Objective and Subjective Behavioral Measures in Myopic and Non-Myopic Children During the COVID-19 Pandemic

  • The coronavirus disease 2019 (COVID-19) pandemic required a shift to electronic devices for education and entertainment, with children more confined to home, which may affect eye growth and myopia. 

  • The purpose of this study was to assess behaviors during COVID-19 in myopic and non-myopic children.

  • Parents completed a questionnaire for their children (ages 8.3 ± 2.4 years, n = 53) regarding visual activity in summer 2020, during the COVID-19 pandemic, as well as during school time and the summer before COVID-19. 

  • Children also wore an Actiwatch for 10 days in summer 2020 for objective measures of light exposure, activity, and sleep.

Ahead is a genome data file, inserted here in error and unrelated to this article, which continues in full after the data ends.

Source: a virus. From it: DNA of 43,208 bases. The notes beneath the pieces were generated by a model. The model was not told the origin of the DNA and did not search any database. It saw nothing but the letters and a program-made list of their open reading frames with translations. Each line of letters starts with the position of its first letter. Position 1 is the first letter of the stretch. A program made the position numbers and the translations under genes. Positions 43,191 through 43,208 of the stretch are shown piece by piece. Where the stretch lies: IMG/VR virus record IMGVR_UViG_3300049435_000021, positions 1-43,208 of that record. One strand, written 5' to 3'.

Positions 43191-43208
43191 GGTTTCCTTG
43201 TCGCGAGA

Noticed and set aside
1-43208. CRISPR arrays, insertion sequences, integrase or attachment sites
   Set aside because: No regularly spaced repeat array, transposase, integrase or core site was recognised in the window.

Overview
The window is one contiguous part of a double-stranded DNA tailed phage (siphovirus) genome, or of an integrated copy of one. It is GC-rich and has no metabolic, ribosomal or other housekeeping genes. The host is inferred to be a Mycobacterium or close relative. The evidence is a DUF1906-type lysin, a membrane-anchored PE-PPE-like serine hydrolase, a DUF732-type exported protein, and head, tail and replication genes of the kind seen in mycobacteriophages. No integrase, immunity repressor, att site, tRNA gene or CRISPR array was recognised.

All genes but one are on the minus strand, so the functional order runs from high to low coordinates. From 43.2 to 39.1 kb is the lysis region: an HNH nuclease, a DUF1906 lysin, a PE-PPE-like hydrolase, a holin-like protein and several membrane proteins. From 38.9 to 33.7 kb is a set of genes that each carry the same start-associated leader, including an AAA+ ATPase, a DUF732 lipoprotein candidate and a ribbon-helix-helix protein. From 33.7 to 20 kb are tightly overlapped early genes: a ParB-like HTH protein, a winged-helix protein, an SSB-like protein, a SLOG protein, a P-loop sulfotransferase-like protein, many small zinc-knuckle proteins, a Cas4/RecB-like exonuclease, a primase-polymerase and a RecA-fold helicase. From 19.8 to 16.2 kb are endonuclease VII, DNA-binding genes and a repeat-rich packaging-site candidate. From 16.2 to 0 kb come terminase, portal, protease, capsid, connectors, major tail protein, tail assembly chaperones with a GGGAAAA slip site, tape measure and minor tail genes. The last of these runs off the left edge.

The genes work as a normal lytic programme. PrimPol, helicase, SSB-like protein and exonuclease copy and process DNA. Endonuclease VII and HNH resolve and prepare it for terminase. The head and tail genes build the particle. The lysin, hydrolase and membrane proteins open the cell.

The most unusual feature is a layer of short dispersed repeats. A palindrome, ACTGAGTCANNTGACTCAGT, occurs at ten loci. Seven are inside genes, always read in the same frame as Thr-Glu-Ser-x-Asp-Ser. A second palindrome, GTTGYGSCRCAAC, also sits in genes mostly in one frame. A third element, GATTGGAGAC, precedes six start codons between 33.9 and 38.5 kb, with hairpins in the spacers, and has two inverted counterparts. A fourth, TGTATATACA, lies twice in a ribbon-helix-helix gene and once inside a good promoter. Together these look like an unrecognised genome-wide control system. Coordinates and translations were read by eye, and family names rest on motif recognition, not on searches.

• Data were analyzed with repeated-measures analysis of variance.

  •  Subjective measures showed that during COVID-19, children exhibited increased electronic device use and decreased activity and time outdoors (P < 0.05 for all), while time spent doing near work was not different than during a typical school or summer session before COVID-19 (P > 0.05). 

  • Objective measures during COVID-19 showed that myopic children exhibited lower daily light exposure (P = 0.04) and less activity (P = 0.04) than non-myopic children.

  • Children demonstrated increased electronic device use and decreased activity and time outdoors during COVID-19, with myopic children exhibiting lower light exposure and activity than non-myopes. 

  • Long-term follow-up is needed to understand if these behavioral changes ultimately contribute to myopia progression.

  • Children's behaviors changed during the COVID-19 pandemic, which may have implications in eye growth and myopia.

Publication date

October 15, 2021


Translational Vision Science & Technology

Sponsor Institution

National Eye Institute


Hanieh Mirhajianmoghadam; Amanda Piña; Lisa A. Ostrin
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